CYC pioneered the idea of a Micro-theory (MT), which is realized in IKL in the CONTEXT clause. This is extremely important as it allows the representation of statements in non-monotonic logic. Monotonic logics are the ones used in mathematics, where Pythagoras' Theorem and other such assertions are proved. Non-monotonic logic allows one to capture the results of induction, such as Newton's Law of Gravity. The difference is that Pythagoras' Theorem is always true, but Newton's Law of Gravity must be amended when velocities close to the speed of light are considered.
 
The critical formalism that bridges human language and the theories of science is the Contra-factual Conditional. These are used to state the laws of science. For example if one says that "glass is brittle" one asserts that "were a glass to be struck by a hammer then it would shatter". Induction, however, is only as good as the last text case. The assertion by Northern Hemisphere people that "all swans are white" was shown to be false once contact was made with Australia.  In that vein, one asks "is that particular glass brittle? It is intact and not shattered!"  The answer is not a law but rather an assertion about the contrafactual - the glass is hit by a hammer. The conditional is the "IF" statement. In IKRIS this is accomplished by a CONTEXT and a Process specification (hitting the glass).
 
The preceding might seem to some to be an issue of splitting hairs, but some hairs have to be split. The inability of the world's greatest logicians in the 1930s to successfully unify language and logic was due in part to the need for a single formalism that would include the contrafactual conditional. This is now present and agreed to by all. In so doing the door is opened to the extensive use of automated reasoning processes to aid in data sharing. That does not mean that it would be easy, but it is now worth the trouble to undertake.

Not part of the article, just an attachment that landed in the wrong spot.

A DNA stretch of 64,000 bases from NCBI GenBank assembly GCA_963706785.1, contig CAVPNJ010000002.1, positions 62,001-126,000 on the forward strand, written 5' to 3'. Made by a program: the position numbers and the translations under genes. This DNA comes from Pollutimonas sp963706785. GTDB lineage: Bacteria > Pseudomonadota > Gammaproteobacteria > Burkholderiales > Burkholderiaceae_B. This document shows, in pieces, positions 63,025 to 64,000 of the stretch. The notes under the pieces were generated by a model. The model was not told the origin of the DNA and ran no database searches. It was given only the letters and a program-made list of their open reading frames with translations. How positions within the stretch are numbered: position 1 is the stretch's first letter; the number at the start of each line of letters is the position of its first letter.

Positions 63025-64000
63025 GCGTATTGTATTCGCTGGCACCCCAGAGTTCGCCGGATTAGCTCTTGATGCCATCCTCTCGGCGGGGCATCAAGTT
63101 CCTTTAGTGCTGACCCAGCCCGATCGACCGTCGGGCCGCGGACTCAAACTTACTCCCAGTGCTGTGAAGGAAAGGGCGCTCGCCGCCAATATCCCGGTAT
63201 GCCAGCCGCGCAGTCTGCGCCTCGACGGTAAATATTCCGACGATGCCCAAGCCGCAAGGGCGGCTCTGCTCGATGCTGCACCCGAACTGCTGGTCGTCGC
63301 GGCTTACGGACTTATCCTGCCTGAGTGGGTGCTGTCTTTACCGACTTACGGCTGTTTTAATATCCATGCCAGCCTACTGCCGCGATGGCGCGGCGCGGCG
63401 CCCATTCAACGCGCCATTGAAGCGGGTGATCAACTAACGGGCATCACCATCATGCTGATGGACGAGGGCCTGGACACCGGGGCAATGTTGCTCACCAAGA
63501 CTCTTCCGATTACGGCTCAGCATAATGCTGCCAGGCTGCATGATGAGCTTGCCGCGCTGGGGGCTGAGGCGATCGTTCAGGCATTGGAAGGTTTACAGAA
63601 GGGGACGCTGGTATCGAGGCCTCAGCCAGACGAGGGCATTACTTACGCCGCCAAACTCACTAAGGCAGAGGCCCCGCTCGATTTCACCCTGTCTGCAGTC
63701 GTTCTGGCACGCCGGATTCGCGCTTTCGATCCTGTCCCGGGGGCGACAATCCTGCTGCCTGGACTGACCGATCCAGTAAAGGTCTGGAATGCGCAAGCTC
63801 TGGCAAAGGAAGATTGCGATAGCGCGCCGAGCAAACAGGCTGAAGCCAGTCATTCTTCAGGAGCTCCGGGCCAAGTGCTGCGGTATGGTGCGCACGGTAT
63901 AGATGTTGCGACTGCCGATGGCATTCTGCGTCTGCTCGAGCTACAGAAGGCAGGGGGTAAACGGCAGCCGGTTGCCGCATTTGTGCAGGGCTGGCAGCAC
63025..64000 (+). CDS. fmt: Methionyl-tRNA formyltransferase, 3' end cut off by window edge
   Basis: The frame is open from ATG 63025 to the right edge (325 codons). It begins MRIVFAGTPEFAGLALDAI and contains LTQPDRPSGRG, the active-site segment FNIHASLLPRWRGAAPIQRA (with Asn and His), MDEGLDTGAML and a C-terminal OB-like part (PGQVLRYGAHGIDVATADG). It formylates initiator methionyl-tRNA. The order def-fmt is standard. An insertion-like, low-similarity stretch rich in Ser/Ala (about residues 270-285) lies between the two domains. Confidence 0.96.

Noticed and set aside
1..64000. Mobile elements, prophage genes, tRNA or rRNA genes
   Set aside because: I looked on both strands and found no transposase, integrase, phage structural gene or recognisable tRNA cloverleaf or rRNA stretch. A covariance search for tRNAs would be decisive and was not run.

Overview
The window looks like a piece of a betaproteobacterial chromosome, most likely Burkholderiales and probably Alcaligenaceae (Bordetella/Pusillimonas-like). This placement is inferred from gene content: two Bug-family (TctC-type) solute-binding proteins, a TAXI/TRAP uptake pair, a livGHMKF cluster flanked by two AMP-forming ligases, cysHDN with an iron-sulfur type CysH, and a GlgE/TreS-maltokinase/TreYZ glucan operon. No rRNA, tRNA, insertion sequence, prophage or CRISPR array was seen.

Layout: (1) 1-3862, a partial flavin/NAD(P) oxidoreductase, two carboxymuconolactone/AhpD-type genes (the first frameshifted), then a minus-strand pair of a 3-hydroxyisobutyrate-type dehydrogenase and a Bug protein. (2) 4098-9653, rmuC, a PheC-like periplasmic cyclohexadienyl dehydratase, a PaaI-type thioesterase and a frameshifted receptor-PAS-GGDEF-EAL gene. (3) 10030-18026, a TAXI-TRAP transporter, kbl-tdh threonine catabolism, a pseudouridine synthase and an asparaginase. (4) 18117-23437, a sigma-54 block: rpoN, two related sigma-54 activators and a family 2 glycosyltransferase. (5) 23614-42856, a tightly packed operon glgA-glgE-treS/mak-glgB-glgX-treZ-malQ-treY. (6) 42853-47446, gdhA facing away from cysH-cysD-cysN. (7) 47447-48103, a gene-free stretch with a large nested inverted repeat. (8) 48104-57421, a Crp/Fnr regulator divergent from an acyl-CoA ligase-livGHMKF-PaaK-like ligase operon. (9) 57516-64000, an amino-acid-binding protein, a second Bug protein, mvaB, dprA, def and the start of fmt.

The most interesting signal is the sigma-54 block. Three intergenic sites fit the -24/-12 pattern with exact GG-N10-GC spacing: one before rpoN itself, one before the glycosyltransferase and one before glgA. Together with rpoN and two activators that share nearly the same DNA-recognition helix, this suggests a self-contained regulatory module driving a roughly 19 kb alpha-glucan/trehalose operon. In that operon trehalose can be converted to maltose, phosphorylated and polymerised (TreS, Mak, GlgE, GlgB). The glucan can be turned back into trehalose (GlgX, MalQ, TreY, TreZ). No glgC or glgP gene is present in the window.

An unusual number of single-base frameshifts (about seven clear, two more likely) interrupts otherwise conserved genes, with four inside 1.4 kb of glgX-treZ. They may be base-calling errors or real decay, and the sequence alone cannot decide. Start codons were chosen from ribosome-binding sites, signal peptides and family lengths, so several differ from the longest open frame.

Another aspect of IKRIS power is that it has constructs that act as a universal solvent to the problems of Schema mismatches. Databases and metadata assertions concerning Entity, Attributes and Values can be restated in IKL and proofs about transformations among their different combinations can be stated. This is a breakthrough for a field that thought it was dead in 1991!
 
The CYC presentation is at the same Web site for the February 6th SICoP meeting as was referenced previously. It should be studied carefully.

9.0 Conclusion 

IKRIS was announced to the world on April 19th 2006, although not publicly until a couple of weeks later. The problems that heretofore inhibited Data Sharing efforts have been removed in theory. There are a panoply of advanced tools now available to start to remove the barriers in practice. The following three promises to be realized in the Web 3.0 are among those stated on the current "Web 3.0"page for the Wikipedia  (http://en.wikipedia.org/wiki/Web_3.0)

• An evolutionary path to artificial intelligence 

• The realization of the Semantic Web and SOA

The answer is "yes - these promises can be realized" due to IKRIS and the adjunct linguistic technologies due to the projects sponsored by ARDA/DTO.
 
We can start today!

Footnotes 

1

From Adaptive Information, by Jeffery T. Pollock and Ralph Hodgson, John Wiley and Sons, Inc., ISBN 0-471-48854-2, 2004. p. 6.

2

Any similarity of names of the database (i.e., (R)euter, (S)chwab, and (S)ource) to popularly known names is purely coincidental.

3

This source schema may seem contrived to a database researcher but low and behold, this is a popular schema among stock market data vendors."